South Africa – An international team of scientist led by Professor Lee R. Berger, announced on Thursday the discovery of a new hominin species named Homo naledi from the fossils found in the Rising Star cave in South Africa. This adds a new branch to the human species family tree.
Modern humans, who belong to a species named Homo sapiens, continue to be until today the only living species in our genus. But 20,000 years ago there were other species of the genus Homo that are now referred as “hominins”.
The discovering of Lee R. Berger, an American paleoanthropologist who is a professor of human evolution studies at the University of the Witwatersrand in Johannesburg, describes an unusual collection of hominins fossils found in Africa belonging to a species called Homo naledi that could be an antecessor of the human species.
There were approximately 1550 specimens of hominin remains of most of the bones in the skeleton from at least 15 individuals, representing a small portion of the total fossil content according to eLife magazine. It constitutes one of the greatest and most complete discoveries of hominins rests found until this date.
The remains have similarities between both humans and apes. The creature, which evidently walked upright, represents a mix of traits. The hands and feet look like Homo, but the shoulders and the small brain recall Homo’s more ape-like ancestors, the researchers said.
“It’s brain was no larger than a baseball, its shoulders and torso primitive, its fingers long and curved, allowing H. naledi to climb and swing from the trees. […] Its long legs and feet, nearly indistinguishable from those of modern man, allowed it not only to walk upright but also to travel for many miles at a time” reported from The Washington Post Amy Ellis Nutt.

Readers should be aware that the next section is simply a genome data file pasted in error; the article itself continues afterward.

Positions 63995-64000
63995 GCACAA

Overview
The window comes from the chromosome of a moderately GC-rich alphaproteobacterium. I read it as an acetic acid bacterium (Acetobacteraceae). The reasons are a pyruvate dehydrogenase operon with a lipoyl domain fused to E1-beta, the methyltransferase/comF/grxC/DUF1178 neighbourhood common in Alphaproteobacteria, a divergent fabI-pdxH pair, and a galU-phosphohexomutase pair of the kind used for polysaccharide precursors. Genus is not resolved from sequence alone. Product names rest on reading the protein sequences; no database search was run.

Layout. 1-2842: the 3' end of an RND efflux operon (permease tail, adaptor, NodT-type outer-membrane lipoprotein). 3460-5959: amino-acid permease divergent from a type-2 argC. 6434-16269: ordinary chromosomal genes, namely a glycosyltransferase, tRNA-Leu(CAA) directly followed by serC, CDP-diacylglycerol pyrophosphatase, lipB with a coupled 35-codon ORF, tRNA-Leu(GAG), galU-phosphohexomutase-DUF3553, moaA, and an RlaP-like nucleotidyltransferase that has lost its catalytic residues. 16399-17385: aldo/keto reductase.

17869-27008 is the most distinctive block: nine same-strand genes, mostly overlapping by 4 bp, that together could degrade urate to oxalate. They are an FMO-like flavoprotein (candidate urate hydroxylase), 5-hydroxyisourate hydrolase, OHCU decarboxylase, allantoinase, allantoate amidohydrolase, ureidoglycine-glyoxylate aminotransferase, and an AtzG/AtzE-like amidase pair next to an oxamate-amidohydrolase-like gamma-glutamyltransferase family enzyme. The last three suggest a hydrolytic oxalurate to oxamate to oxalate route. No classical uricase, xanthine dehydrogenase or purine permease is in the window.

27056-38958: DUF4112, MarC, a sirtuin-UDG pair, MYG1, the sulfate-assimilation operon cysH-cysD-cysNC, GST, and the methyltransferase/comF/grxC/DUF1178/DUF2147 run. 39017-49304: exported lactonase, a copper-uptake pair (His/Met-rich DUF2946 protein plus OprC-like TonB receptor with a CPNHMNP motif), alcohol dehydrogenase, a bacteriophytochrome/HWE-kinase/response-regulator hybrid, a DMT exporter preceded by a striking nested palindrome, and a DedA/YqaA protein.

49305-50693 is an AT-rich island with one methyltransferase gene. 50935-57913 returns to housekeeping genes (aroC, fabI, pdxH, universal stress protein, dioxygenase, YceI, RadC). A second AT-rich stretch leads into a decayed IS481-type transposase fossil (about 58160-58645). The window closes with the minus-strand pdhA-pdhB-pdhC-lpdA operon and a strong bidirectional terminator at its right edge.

Scientists also believe that Homo naledi buried their dead. The number of bodies, their location, and the hard access characteristic of the cave makes scientists believe that Naledi species left deliberately bodies in caves as a way of burying them. This has been considered as a behavior limited to modern humans and never seen before in such a primitive human, reported The New York Times. This could have big implications for understanding the origins of modern human behavior.
They may have used tools. The hands suggest tool-using capabilities as they had extremely curved fingers. More curved that almost any other species at such early state of hominin, suggesting they had climbing capabilities.
The species may have 2.5 million to 2.8 million years old. Lee Berger, who led the work, said naledi’s anatomy suggest it arose at or near the root of the Homo group, which would make the species some 2.5 million to 2.8 million years old, however, discovered bones themselves may be younger.
But until the fossils age is certain, there is no way of making an appropriate judgement of the evolutionary significance of the discovery. If the bones are about as old as the Homo, it would make the Naledi prove of the evolution going on at that time. If the fossils were to be significantly younger it would mean the species managed to retain the primitive body characteristics much longer that any known creature, experts say.
The 1400 bones, 140 teeth, belonging to at least 15 individual skeletons found, may not be that closely related with the human species, but the evidence suggest that even so, they might have presented cognitive abilities equally essential to our species and can have the possibility to rewrite Homo sapiens history.